BRIAN SOZZI: Abigail, you're a-- you're a diversity. You're a champion of diversity in-- in closing that wealth gap. Have you talked to Disney leadership about improving their own diversity on their executive team? You know, you go to their website. I don't see any people of color on that Disney executive team. Have you had conversations with them about improving that to reflect the businesses that they do have?

ABIGAIL DISNEY: Well, they're not very anxious to hear my opinion about very many things. So I'm doing the best I can from the outside, you know, speaking up and trying to persuade. But yes, that's a huge weakness for them, and it's a weakness especially now.

I mean, Disney is historically the most aggressively white country-- company, rather, in-- in maybe the history of anything. And-- and as we go forward in the Black Lives Matter context, given that there's broad support for the movement and broad support for the idea that maybe we need to start over and rethink things. The fact that they're only taking Splash Mountain and retooling it, given the nature of the film it was based on-- on, shows that they just haven't been alert or responsive or sensitive enough to any kind of diversity issues. So they have a huge amount of making up to do.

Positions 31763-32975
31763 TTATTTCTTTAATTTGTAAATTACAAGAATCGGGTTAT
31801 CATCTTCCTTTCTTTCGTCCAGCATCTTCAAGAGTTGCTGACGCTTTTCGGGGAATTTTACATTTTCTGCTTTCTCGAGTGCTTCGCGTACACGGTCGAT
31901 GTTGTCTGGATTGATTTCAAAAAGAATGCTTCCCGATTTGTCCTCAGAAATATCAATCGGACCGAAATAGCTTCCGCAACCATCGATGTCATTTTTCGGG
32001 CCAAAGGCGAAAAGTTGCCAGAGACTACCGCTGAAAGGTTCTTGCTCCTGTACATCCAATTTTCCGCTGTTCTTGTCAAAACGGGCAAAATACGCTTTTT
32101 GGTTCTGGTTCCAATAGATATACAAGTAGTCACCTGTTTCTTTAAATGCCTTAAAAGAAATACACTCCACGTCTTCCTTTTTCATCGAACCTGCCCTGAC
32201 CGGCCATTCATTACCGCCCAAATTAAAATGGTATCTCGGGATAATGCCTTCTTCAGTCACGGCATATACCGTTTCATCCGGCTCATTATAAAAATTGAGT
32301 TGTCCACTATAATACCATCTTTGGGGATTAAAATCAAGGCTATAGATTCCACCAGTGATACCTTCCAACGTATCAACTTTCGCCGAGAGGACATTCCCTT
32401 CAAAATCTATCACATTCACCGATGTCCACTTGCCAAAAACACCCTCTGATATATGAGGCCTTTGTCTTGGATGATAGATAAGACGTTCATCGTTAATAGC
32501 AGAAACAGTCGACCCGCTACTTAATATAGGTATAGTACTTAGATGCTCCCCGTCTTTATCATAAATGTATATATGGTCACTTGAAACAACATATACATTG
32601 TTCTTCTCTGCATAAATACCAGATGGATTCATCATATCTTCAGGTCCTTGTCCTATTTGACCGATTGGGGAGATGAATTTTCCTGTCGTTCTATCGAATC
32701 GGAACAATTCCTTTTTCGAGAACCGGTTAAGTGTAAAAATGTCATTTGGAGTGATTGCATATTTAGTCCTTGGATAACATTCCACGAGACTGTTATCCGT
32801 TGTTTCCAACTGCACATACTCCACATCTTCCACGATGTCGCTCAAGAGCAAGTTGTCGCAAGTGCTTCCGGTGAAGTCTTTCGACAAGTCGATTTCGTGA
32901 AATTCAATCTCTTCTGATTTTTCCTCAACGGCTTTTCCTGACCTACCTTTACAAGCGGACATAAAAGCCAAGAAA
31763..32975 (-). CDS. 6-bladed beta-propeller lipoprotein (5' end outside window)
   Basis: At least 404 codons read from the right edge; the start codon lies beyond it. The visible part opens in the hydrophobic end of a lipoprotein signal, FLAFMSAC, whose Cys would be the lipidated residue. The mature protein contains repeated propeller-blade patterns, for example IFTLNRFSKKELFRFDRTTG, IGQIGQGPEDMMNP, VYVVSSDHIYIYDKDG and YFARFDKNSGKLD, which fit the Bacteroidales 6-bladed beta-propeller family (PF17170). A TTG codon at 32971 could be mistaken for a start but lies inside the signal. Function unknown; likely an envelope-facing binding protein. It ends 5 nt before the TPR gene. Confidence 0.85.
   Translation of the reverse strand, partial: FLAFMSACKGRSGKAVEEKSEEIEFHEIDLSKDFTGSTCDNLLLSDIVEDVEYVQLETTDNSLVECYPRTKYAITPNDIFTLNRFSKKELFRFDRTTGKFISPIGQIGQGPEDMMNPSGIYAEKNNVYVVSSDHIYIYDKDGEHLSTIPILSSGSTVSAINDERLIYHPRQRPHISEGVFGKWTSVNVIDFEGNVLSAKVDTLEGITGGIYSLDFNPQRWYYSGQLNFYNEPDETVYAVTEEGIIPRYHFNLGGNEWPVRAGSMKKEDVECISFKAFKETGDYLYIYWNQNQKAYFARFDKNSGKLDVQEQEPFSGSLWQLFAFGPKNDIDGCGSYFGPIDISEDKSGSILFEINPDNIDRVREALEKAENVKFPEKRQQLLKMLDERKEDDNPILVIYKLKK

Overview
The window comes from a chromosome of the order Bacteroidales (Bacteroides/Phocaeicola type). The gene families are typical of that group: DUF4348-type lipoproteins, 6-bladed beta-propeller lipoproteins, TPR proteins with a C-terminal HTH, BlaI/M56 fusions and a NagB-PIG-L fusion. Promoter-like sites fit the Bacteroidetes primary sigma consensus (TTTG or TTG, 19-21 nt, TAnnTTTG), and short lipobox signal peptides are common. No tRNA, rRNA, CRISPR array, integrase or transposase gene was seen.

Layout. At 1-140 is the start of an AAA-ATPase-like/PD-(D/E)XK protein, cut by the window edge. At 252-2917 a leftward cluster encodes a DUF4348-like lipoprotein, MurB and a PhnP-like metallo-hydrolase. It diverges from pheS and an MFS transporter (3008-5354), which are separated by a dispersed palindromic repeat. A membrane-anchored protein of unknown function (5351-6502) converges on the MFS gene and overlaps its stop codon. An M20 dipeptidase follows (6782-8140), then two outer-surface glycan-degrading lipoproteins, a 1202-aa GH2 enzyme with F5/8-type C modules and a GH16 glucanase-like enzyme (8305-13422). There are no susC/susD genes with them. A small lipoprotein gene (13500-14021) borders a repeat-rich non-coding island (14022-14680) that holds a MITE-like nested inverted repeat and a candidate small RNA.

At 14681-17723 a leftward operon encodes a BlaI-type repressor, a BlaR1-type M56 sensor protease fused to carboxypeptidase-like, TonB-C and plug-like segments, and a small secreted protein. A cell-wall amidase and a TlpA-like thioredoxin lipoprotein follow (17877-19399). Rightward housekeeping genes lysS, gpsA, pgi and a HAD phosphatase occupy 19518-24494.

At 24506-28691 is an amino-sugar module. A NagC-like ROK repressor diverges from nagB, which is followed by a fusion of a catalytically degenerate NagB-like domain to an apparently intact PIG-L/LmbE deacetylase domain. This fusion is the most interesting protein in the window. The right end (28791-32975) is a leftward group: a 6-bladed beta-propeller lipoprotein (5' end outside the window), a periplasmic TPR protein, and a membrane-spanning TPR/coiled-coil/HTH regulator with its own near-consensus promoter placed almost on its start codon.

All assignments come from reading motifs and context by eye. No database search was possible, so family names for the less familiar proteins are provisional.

JARED BLIKRE: It sounds like Disney should be listening to you. I want to shift gears to Disney Plus, because that's been a bright spot during the COVID outbreak. And any thoughts on this, the future direction, especially in terms of new subscribers and just generating more content?